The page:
> demo.c:281: error: expected ‘=’, ‘,’, ‘;’, ‘asm’ or ‘__attribute__’
    > before ‘GetLast’
    > demo.c:329: error: expected identifier or ‘(’ before ‘/’ token
    > demo.c:332: error: expected identifier or ‘(’ before ‘/’ token
    > demo.c:398: warning: data definition has no type or storage class
    > demo.c:400: error: expected identifier or ‘(’ before ‘/’ token
    > demo.c:412: error: expected identifier or ‘(’ before ‘/’ token
    > demo.c:418: error: expected identifier or ‘(’ before ‘/’ token
    > demo.c:418:2: error: unterminated comment
    > demo.c:1:1: error: unterminated #ifndef


    The program is written in standard C. Please use a standard C compiler.

    >
    > david@debian:~$ gcc -std=c99 -o demo demo.c

    ^^^^^^^^

    better

    :)

    > demo.c:270: error: expected identifier or ‘(’ before ‘inline’
    > demo.c:275: error: expected identifier or ‘(’ before ‘inline’
    > demo.c:281: error: expected identifier or ‘(’ before ‘inline’
    >


    OK, lcc-win accepts inline as written. It should be changed, I did not realize that.

    > sugest
    > inline list_element *GetFirst(List *l)
    > inline list_element *GetNext(list_element *l)
    > inline list_element *GetLast(List *l)
    > instead of
    > list_element *inline GetFirst(List *l)
    > list_element * inline GetNext(list_element *l)
    > list_element * inline GetLast(List *l)
    >
    >


    OK


    > 2.
    > #ifndef __containers_h__
    > struct _List {
    > ...
    > An initial underscore should not be used for any user-created names


    That is why the underscore is there!
    To avoid using the user's name space. Remember, the container library should be
    part of the implementation.
    jacob navia, Sep 28, 2009
    #3
  4. jacob navia

    bartc Guest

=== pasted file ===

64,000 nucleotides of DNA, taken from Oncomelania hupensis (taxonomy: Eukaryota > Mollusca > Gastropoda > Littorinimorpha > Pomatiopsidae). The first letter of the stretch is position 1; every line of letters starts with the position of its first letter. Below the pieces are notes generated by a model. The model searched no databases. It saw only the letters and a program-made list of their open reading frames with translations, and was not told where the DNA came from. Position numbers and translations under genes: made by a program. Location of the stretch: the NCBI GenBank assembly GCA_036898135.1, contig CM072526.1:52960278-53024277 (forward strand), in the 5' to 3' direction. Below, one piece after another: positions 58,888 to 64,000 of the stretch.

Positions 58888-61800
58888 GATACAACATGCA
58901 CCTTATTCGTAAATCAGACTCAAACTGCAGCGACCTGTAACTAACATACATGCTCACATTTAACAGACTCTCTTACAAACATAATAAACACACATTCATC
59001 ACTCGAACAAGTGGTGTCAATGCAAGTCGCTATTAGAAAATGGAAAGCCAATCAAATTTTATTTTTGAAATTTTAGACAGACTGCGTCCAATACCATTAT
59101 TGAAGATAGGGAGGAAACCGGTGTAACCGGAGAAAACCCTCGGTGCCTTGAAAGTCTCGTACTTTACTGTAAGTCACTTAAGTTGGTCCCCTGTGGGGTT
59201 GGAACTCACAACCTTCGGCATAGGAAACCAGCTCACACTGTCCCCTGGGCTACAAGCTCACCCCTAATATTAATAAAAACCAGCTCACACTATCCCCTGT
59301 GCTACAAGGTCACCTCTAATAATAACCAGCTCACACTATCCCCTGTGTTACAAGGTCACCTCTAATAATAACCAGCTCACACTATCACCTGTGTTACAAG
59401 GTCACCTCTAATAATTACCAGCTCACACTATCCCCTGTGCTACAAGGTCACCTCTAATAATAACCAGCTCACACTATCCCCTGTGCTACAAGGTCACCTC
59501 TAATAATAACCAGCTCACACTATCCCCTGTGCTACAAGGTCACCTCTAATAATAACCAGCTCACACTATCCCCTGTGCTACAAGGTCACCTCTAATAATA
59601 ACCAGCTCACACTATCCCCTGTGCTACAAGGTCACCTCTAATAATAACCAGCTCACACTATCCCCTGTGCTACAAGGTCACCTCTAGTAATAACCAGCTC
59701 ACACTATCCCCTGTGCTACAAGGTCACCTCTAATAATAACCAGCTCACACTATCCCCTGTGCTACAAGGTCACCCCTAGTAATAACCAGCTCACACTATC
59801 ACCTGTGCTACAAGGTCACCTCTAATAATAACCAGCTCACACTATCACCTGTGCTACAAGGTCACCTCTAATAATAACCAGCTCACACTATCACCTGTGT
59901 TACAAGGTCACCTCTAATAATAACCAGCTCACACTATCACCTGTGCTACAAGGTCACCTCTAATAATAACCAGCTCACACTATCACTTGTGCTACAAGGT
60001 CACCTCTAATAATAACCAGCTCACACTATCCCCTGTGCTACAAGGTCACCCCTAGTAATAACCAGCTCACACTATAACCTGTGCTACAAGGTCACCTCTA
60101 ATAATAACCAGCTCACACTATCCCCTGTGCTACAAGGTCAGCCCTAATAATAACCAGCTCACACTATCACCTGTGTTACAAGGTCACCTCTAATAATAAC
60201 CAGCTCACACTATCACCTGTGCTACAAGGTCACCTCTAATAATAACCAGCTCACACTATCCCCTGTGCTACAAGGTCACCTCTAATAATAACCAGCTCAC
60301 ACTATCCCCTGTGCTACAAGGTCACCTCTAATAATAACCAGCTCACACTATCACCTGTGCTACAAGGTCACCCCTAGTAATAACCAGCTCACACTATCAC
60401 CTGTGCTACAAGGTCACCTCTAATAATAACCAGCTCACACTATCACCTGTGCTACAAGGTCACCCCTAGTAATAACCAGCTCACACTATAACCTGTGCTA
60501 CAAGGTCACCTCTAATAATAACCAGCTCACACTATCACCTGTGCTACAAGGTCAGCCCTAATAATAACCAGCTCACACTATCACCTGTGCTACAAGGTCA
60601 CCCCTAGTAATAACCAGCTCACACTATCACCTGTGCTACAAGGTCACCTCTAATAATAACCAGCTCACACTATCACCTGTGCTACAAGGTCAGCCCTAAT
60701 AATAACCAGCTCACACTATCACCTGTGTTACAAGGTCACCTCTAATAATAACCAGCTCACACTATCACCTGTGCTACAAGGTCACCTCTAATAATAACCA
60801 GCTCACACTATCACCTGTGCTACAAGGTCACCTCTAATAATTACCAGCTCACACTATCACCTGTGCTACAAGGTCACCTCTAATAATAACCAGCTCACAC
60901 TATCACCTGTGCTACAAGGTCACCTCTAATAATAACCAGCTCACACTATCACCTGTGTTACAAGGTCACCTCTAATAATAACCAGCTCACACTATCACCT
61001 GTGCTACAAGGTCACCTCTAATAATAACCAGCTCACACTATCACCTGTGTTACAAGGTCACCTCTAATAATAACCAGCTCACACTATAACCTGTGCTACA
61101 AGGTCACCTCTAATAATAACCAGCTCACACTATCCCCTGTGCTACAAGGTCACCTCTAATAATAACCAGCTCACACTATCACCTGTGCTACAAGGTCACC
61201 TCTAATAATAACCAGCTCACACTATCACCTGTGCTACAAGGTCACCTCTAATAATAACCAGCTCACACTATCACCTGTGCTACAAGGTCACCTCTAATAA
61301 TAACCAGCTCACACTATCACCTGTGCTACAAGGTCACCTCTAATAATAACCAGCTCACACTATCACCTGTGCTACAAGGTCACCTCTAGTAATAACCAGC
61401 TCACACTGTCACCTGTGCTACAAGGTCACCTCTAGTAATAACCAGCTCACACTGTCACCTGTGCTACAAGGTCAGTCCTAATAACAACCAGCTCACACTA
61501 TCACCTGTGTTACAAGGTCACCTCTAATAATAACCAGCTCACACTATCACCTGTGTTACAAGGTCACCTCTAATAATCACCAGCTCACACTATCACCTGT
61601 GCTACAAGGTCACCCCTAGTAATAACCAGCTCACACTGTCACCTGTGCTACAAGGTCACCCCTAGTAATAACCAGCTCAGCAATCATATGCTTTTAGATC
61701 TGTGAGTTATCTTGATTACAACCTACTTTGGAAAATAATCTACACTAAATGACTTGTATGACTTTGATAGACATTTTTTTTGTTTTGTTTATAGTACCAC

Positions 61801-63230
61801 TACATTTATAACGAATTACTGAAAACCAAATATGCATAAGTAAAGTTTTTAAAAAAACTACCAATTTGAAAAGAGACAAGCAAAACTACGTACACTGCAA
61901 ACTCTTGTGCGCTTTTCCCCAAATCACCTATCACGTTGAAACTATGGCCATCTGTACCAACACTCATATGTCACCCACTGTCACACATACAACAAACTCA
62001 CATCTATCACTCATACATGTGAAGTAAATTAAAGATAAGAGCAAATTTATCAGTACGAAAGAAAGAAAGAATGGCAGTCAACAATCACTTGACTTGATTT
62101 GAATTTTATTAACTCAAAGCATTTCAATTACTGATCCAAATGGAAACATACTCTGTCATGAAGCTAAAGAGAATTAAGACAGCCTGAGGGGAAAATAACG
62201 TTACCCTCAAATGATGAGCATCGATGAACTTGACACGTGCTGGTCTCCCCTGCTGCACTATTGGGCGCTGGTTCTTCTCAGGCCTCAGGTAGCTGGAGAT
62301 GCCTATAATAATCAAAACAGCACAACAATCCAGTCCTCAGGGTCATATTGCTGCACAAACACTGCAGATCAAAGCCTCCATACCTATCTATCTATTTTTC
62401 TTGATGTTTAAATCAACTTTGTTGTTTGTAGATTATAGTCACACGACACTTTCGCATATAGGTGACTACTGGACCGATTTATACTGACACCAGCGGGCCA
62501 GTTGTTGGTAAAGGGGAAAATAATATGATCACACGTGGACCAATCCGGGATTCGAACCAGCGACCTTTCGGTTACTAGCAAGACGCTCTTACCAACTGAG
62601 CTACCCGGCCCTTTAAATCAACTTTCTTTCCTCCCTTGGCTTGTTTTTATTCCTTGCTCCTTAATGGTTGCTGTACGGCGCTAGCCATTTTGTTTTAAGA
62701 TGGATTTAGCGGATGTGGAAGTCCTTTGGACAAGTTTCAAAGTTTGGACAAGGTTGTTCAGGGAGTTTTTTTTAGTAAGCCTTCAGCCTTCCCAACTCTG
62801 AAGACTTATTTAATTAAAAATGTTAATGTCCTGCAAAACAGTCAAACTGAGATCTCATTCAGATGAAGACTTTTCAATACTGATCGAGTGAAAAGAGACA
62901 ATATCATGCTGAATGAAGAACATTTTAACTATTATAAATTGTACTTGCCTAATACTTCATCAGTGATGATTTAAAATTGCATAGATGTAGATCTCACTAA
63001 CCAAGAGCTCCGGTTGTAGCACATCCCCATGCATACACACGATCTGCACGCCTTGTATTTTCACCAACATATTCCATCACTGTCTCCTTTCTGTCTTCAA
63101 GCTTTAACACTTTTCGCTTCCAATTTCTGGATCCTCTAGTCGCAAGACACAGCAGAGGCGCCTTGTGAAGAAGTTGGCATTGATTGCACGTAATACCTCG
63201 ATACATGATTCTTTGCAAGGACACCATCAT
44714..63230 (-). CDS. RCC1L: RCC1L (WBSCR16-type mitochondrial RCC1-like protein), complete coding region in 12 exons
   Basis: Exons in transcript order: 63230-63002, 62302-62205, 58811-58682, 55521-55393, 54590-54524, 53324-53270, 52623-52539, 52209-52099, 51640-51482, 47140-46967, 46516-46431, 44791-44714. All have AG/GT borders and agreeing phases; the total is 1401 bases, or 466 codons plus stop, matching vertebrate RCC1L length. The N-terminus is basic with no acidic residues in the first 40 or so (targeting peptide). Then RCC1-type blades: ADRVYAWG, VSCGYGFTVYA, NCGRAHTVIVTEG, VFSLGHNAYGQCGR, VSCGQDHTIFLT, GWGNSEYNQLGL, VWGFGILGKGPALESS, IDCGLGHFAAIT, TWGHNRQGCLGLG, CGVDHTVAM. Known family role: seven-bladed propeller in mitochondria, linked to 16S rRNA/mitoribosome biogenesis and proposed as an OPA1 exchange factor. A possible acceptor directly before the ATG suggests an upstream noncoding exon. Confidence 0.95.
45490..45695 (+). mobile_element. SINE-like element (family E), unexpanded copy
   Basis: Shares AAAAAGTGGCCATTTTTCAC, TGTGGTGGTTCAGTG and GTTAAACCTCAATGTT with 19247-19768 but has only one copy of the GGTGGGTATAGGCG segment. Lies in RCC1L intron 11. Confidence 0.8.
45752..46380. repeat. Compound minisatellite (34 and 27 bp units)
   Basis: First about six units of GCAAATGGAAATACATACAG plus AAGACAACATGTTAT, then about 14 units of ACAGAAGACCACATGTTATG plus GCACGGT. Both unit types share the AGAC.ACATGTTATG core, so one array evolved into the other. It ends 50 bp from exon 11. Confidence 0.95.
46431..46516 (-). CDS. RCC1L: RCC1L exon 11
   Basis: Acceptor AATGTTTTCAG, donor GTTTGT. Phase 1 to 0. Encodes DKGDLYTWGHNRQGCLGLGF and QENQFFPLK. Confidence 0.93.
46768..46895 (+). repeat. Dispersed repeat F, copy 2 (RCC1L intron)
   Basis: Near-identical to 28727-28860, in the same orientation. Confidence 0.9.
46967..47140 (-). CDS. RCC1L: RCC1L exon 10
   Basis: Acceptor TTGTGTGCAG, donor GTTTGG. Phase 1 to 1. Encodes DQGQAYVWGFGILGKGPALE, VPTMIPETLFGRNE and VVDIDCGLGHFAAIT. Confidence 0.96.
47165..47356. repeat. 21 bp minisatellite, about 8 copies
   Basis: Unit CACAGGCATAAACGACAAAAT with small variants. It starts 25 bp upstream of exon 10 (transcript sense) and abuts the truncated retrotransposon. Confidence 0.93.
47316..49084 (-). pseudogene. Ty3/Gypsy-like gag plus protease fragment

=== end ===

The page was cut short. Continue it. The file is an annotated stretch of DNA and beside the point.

"jacob navia" <> wrote in message
    news:h9q6v1$1l3$...
    > David RF a écrit :


    > The program is written in standard C. Please use a standard C compiler.
    >
    >>
    >> david@debian:~$ gcc -std=c99 -o demo demo.c

    > ^^^^^^^^
    >
    > better
    >
    > :)
    >
    >> demo.c:270: error: expected identifier or ‘(’ before ‘inline’
    >> demo.c:275: error: expected identifier or ‘(’ before ‘inline’
    >> demo.c:281: error: expected identifier or ‘(’ before ‘inline’
    >>

    >
    > OK, lcc-win accepts inline as written. It should be changed, I did not
    > realize that.


    Have you ever thought of trying this stuff with other compilers? Just for a
    second opinion?

    My first problems were with the // comments wrapping (it would convenient to
    wrap-proof such comments, for serious bits of code like this, by converting
    //.... to /*....*/, as such problems are not going to improve the
    dispositions of any critics)

    Then my gcc (3.4.5 mingw) didn't like the function declarations (with or
    without the c99 switch), saying "warning: parameter has incomplete type",
    starting from line 42 (obviously).

    --
    Bartc
    bartc, Sep 28, 2009
    #4
  5. jacob navia

    jacob navia Guest

    Gcc compatible header file

    Sorry, I have mixed up things when transferring to the
    email sofwtare. Here is an updated version, compatible with gcc

    #ifndef __containers_h__
    #define __containers_h__
    #include <string.h>
    #include <stddef.h>
    #include <stdlib.h>
    #ifndef __LCC__
    #define NO_GC
    #define bool int
    #define true 1
    #define false 0
    #endif
    /*
    A string collection is a table of zero terminated strings that will grow
    automatically when you add elements to it.